You’d be right on. I dislike cold and the winter that brings it. Given half a chance, I’d permanently derail the Alberta Clipper that blows cold winds into my life.
The cold of winter, though, is only half the problem. It’s also, and maybe more so, the lack of light. Those people with MS who suffer in the heat suffer in winter because the low angle of the sun causes essential vitamin D to bounce off the Earth’s atmosphere and out into space. (That would explain why no aliens have been found with MS. Put that in your clinical trial.)
If you have MS, you can’t win. My neurologist says get more vitamin D – the more naturally, the better. The dermatologist says slather SPF 90 over my whole body to block the sun’s D-giving rays. What’s a guy to do? I say put the docs in a ring and let’em slug it out. It might not help the MS, but it would give me a laugh. Which, come to think of it, might help the MS.
So it is that, until a couple of weeks ago, I had nothing positive to say about winter except that I’m occasionally able to escape from it. That opinion was nudged slightly in a favorable direction during a recent talk in which the speaker made a connection between winter and MS. He said that MS could be known as “the snowflake disease.”
I like the metaphor, which evidently has been around for a while without my having been made aware of it. (Who dropped the ball there?) The meaning is obvious to anyone who has MS or who is close enough to it. The most notable characteristic of snowflakes is their uniqueness. Each one (so they say, although I haven’t checked them all yet) is different.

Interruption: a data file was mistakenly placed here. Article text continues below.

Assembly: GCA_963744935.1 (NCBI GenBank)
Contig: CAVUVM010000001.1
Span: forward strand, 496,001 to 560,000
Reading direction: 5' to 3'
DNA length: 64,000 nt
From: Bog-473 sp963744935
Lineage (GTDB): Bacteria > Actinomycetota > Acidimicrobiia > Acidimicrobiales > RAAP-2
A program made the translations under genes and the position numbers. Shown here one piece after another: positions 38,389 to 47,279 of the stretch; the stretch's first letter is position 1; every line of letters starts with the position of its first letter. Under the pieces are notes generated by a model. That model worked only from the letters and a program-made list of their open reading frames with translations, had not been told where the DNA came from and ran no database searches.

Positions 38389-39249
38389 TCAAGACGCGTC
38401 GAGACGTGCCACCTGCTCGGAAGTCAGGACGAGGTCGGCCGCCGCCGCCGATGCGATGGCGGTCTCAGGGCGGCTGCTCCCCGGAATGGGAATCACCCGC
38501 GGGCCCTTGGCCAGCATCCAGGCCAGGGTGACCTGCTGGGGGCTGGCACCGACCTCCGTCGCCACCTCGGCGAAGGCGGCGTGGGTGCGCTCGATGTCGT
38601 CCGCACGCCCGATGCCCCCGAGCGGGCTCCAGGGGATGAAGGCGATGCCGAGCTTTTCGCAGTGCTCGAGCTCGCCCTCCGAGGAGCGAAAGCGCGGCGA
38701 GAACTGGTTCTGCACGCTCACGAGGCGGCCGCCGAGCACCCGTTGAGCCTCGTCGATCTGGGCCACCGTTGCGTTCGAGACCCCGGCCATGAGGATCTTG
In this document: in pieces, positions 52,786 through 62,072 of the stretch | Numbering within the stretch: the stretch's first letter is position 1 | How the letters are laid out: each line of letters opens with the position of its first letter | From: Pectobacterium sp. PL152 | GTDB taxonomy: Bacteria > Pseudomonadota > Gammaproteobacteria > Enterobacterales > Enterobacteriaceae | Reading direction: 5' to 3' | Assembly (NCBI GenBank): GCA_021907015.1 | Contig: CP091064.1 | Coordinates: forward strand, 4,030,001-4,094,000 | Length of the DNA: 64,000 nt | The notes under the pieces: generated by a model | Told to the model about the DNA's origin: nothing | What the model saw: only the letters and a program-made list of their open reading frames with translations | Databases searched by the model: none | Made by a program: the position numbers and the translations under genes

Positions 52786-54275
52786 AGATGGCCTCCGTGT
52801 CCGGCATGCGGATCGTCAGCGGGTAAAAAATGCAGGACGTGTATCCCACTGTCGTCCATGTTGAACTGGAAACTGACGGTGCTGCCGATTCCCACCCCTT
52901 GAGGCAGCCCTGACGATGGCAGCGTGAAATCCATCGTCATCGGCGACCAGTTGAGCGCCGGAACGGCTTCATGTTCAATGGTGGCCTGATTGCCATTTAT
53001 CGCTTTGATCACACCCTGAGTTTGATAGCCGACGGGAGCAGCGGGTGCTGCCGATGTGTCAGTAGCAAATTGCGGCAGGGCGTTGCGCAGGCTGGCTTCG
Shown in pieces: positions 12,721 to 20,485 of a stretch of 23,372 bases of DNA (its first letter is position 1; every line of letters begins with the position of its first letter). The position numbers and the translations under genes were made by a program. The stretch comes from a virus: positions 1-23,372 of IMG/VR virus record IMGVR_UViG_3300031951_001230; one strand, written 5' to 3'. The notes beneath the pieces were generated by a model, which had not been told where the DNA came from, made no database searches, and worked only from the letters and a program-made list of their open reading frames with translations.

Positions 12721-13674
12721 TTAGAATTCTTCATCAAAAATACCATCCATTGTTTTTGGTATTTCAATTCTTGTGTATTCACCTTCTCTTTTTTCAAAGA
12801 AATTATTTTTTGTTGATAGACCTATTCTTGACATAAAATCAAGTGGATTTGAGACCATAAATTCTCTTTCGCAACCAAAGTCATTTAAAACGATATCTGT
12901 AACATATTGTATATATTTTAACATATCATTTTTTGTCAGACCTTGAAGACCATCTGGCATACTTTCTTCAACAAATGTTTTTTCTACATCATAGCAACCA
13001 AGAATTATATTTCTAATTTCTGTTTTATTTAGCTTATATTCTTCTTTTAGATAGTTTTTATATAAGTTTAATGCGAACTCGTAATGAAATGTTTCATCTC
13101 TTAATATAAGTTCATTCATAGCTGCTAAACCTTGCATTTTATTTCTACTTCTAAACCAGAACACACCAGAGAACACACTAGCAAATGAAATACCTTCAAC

So it is with MS. Each case differs in its onset and progression, symptoms and treatment, appearance and effects. That’s all the speaker had to say and I agree with him as far as he went. As I’ve considered it, however, I’ve found other parallels:
- Get enough of either together and they turn into a formidable force, as even the pharmaceutical companies are learning.
- Snowflakes are formed when water vapor crystallizes around a filthy little fleck of dust or pollen. In spite of the rather undesirable blemish at its center, something beautiful comes of it. What if all of us with MS thought of ourselves as that crystal, growing and becoming more intricate and dazzling with each day? I’m convinced God sees that potential in us.
- Some turn into motionless blobs if exposed to sufficient heat.
- Many of us are flakes.
As with all metaphors, the snowflake one breaks down eventually. It fails, thank God, in the transitory nature of snowflakes. (I’ve said before and I’ll say again that life is transitory. However, it’s no more so because of MS. Try telling that to life insurance companies.) The heat may slow us down, but it’s only temporary. With a little TLC, we can return, for better or worse, to our normal selves. Let’s see a snowflake try that one.
Yes, all snowflakes are different, but the same can be said about people, which may explain why MS differs so much from person to person. It seems to adapt to individual temperament and body chemistry.
Maybe MS should be called the fingerprint disease. Those little swirling patterns share the uniqueness of snowflakes. Contrary to the singer’s opinion in Paul Simon’s “The Myth of Fingerprints“, they are in fact all different.
That metaphor has legs. Fingerprints leave a lasting impression, indicating where we’ve been and what we’ve done after we’ve moved on.
Let’s resolve to leave impressions that point to the good we’ve accomplished and honor the One we serve. May the consequences of those deeds endure beyond the life span of the average snowflake, indeed beyond the extent of our own sojourn here on this planet.